California Republican gubernatorial candidate Neel Kashkari—a former investment banker who headed up the federal bank bailout, worked for investing giant Pimco, and now lives in a $10 million house in Newport Beach—spent a week on the streets of Fresno pretending to be homeless. Then he wrote about it for the Wall Street Journal.
In the polls, Kashkari’s running almost 20 points behind Governor Jerry Brown, who’s hoping to win a fourth term. Brown’s popular in part because he’s managed to start getting the state’s fiscal house in order. Kashkari’s piece and an accompanying 10-minute YouTube video documenting his journey, question the notion that California has bounced back from the recession:
I walked mile after mile in 100-degree heat searching for a job. I offered to do anything: wash dishes, sweep floors, pack boxes, cook meals, anything. I went to dozens of businesses in search of work but wasn’t able to get any. In seven days, I didn’t see a single “Help Wanted” sign, but I did see plenty of signs that fast-food outlets now accept food stamps.
It’s not the first time Kashkari’s pulled this. Before officially launching his campaign, he spent months meeting with different community groups, and slept a night at an Oakland homeless shelter. As Karl Taro Greenfeld wrote in a feature for Bloomberg Businessweek in May, Kashkari’s trying to brand himself as the kind of Republican a Californian can love: a data-driven moderate focused on fiscal policy, not social issues such as abortion.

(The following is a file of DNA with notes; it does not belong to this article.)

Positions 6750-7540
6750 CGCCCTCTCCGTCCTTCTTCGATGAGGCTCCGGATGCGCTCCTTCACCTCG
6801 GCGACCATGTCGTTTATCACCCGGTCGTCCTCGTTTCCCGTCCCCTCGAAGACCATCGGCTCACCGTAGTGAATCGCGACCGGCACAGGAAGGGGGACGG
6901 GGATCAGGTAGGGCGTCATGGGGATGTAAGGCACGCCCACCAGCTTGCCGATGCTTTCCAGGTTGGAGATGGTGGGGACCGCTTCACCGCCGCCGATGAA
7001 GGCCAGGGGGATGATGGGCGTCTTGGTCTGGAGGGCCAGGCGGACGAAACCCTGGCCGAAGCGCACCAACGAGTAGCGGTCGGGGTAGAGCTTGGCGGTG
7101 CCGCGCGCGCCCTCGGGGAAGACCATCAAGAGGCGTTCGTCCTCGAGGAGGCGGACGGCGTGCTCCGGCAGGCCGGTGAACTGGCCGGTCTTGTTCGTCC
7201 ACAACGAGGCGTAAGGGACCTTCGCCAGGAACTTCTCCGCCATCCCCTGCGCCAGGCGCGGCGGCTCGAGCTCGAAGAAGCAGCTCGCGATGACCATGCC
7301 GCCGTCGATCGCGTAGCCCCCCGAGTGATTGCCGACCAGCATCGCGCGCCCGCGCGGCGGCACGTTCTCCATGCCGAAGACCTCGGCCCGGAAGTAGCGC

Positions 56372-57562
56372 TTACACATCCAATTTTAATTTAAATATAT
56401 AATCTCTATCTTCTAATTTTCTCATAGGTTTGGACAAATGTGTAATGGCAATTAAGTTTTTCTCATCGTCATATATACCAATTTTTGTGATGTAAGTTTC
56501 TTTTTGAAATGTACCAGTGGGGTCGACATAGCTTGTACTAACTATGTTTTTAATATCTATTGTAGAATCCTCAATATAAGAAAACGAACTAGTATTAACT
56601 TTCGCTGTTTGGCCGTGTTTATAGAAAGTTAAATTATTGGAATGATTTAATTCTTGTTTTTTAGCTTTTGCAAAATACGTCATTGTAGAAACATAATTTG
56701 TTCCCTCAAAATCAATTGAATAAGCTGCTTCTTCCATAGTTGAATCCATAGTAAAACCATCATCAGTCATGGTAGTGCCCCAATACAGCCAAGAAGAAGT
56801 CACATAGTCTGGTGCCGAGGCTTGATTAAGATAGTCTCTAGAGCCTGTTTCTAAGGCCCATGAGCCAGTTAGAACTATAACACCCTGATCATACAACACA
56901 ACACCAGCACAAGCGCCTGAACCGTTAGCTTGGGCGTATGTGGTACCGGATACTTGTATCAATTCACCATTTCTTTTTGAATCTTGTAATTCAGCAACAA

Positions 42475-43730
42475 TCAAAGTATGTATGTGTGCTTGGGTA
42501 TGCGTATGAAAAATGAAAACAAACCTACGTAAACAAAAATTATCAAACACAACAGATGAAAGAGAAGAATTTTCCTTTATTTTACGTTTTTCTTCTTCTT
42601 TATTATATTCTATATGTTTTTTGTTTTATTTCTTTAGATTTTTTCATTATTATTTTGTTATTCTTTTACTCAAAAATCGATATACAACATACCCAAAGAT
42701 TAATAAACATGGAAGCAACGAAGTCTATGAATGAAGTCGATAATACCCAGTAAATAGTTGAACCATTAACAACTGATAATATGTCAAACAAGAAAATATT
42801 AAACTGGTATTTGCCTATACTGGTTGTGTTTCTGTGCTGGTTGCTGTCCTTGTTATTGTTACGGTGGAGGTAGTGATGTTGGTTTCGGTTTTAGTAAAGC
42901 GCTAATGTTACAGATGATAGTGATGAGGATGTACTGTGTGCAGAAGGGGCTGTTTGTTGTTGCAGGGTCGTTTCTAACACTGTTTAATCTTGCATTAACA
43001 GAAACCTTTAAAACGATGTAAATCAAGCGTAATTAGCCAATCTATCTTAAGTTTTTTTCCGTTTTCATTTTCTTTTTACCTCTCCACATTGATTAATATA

Kashkari’s challenge may not be selling his credentials or his ability to govern, but rather connecting with voters. Greenfeld described a telling scene at a charter school in Los Angeles, where Kashkari waited inside a rented Nissan until the last possible moment to go inside. “He’s calculated there’s very little to be gained from unscripted interaction,” Greenfeld wrote. Eventually, Kashkari started walking the halls:
The president and interim chief executive officer of Value Schools… Gerry Jacoby, quietly says, “All these politicians think charter schools are this magic solution. They have no idea how hard it is to actually start one up. I want to tell him.” She never gets the chance. That isn’t part of the plan. After his walkthrough, he’s gone, back into the Nissan.
With the election three months away, Kashkari’s week in Fresno is clearly designed to show he’s alert to the problems of California’s downtrodden. Whether the stunt will resonate is a different story. The YouTube film makes clear that he was at least at times trailed by a videographer, and some of his confessional-style dispatches talking to the camera don’t sound all that natural. They sound like the kind of thing a politician would say:
“I came to Fresno looking to find a job and take care of myself. I’ve run out of money and have had to turn to the homeless shelter for food.” He pauses, then goes on: “But I leave here optimistic, because the people that I’ve met haven’t given up on themselves, or on California.”